A bereaved person’s primary concern is dealing with the loss and grief following the death of a loved one. However, dependants of a deceased person who has died as a result of the wrongful act of another person may institute a *fatal injury claim against that wrongdoer. Part IV of the Civil Liability Act 1961 (“the Act”) is the principal relevant legislation for *fatal injury claims. This legislation allows for an action to be brought and a claim to be made for financial loss, funeral expenses and mental distress on behalf of all the dependants as a result of the deceased’s death.
Who is entitled to bring a claim?
Within the first six months after the death of the deceased, the dependants cannot bring a *fatal injury claim. It is the personal representative who must bring the claim on behalf of the dependants by virtue of S48 (3) of the Act. If the personal representative does not do so or there is no personal representative, then after the expiration of six months, any or all of the dependants are entitled to bring the action.
However, S48 (2) of the Act provides that “only one action for damages may be brought against the same person in respect of the death”. The consequence of this provision is that each dependant cannot institute a separate claim against the wrongdoer. There must be a single claim taken by one dependant or collectively by the dependants and therefore it is of paramount importance that each dependant be identified.
What is the definition of a dependant?
S47 of the Act (as substituted by S1 of the Civil Liability (Amendment) Act 1996) sets out the definition of a dependant. To qualify as a dependant a person must firstly, have suffered financial loss or mental distress as a result of the deceased’s death and secondly, be related to the deceased as spouse, parent, grandparent, step-parent, child, grandchild, brother, sister, half-brother, half-sister, an adopted child, or be a person in loco parentis to another.
In certain circumstances, a divorced spouse or person who cohabited with the deceased as husband or wife can be categorised as a dependant also. A divorced spouse can recover for financial loss but not compensation for mental distress. The former spouse remains a dependant even if they have remarried or are currently cohabiting with another at the time of the deceased’s death. A cohabitee/ non-marital partner can be classified as a dependant where that person had been living with the deceased as husband and wife (although not married) for a continuous period of not less than three years.
Time Limits on *fatal injury claims
There is a limitation of the length of time the dependants have to bring a *fatal injury action. It cannot be brought after the expiration of two years either from the date of the death of the deceased or the date of the knowledge of the person for whose benefit the action is brought, whichever is the latest. This is by virtue of S6 of the Statute of Limitations (Amendment) Act 1991 as amended by the Civil Liability and Courts Act 2004. Any claim taken outside of this time period will be statute barred and as a result, the dependants will not be able to recover damages. However, there is an exception to this rule, that being where a person was under a disability when that right accrued to them. In these circumstances, the time limit of two years will not begin until they cease to be under a disability or die, whichever occurs first.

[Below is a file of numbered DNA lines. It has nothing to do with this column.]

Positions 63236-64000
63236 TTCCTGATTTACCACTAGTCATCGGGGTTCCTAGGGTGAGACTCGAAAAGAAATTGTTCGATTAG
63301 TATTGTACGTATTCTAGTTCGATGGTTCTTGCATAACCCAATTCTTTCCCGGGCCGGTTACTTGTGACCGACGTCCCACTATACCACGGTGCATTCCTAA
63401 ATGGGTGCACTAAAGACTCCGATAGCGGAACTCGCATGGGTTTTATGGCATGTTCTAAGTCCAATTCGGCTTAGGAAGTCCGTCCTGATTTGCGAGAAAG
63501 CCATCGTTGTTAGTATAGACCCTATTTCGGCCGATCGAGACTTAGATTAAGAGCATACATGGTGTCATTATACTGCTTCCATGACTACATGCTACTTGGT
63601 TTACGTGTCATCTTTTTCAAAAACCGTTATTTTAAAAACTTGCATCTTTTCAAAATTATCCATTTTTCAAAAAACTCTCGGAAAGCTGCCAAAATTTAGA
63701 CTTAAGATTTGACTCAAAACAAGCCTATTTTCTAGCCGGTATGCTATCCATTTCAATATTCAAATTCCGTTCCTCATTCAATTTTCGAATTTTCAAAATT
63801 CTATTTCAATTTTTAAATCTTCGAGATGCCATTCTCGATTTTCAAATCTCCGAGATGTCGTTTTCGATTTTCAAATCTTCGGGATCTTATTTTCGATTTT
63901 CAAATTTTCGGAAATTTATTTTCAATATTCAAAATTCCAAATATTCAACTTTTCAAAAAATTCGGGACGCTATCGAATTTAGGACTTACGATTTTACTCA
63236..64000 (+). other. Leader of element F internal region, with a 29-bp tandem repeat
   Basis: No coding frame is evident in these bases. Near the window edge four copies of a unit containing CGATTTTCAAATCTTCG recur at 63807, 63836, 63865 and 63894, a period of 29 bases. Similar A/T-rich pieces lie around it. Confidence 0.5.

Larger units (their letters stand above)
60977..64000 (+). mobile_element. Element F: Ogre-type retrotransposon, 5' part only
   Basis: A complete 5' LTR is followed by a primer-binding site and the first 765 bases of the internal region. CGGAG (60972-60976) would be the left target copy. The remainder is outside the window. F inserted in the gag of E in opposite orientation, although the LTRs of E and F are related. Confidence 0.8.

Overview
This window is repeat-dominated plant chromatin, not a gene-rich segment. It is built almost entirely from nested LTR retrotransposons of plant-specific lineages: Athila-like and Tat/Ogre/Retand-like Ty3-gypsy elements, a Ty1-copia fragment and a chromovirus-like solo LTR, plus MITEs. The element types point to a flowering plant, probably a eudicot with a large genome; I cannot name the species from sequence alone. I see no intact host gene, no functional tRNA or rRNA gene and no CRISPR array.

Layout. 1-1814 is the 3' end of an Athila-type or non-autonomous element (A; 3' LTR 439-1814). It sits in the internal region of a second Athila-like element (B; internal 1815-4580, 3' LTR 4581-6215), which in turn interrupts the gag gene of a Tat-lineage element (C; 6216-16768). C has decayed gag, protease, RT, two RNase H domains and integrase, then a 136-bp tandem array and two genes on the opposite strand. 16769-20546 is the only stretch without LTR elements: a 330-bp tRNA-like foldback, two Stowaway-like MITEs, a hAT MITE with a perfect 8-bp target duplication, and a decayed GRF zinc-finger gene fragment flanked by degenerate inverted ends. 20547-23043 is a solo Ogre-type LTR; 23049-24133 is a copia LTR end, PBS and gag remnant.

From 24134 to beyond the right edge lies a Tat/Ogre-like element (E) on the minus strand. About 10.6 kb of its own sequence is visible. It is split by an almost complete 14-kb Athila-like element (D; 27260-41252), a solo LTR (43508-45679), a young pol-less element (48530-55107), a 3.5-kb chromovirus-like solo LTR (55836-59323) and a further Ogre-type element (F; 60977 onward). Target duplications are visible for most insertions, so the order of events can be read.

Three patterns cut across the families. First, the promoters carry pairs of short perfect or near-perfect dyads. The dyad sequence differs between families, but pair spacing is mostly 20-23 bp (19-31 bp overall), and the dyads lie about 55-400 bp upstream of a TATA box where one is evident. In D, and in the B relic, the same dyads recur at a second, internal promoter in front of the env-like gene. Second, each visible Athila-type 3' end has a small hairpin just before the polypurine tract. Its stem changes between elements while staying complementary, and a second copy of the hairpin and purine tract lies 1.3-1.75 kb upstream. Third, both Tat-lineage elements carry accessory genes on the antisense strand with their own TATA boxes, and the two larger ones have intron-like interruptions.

What type of compensation is recoverable?
S49 of the Act specifies the types of damages which are recoverable in *fatal injury claims. The dependant can recover pecuniary loss, damages for mental distress and compensation for funeral and other expenses incurred as a result of the death of the deceased for example the cost of burial or cremation.
S49(1)(a) of the Act provides for recovery for pecuniary loss, which are the benefits that each dependant expected to receive had the deceased not died as a result of the defendant’s wrongful act. Such losses include for example loss of services provided by the deceased in home repairs, decoration, benefits in kind received from third parties, rearing and caring for children and loss of goods provided for by the deceased. An actuary plays a large role in determining the pecuniary loss suffered and there will have to be actuarial evidence of the loss suffered by each dependant. It can prove more difficult to calculate the dependants claim for future losses and again, an actuary will carry out this task.
There is a collective monetary limit on the compensation that dependants can recover for mental distress, which dependants suffer as a result of the death of the deceased. At present, this figure is €25,394.76 and applies regardless of the number of dependants who make a claim.
Funeral and other expenses are recoverable under S42 (2) of the Act; however if the dependants receive a death grant then this sum must be deducted when calculating the expenses incurred.
* 149. (1) A legal practitioner shall not charge any amount in respect of legal costs if—
(a) they are legal costs in connection with contentious business expressed as a specified percentage or proportion of any damages (or other moneys) that may be or become payable to his or her client, other than in relation to a matter seeking only to recover a debt or liquidated demand, or
(b) they purport to set the legal costs to be charged to a junior counsel as a specified percentage or proportion of the legal costs paid to a Senior Counsel.
(2) A legal practitioner shall not, without the prior written agreement of his or her client, deduct or appropriate any amount in respect of legal costs from the amount of any damages or moneys that become payable to the client in respect of legal services that the legal practitioner provided to the client.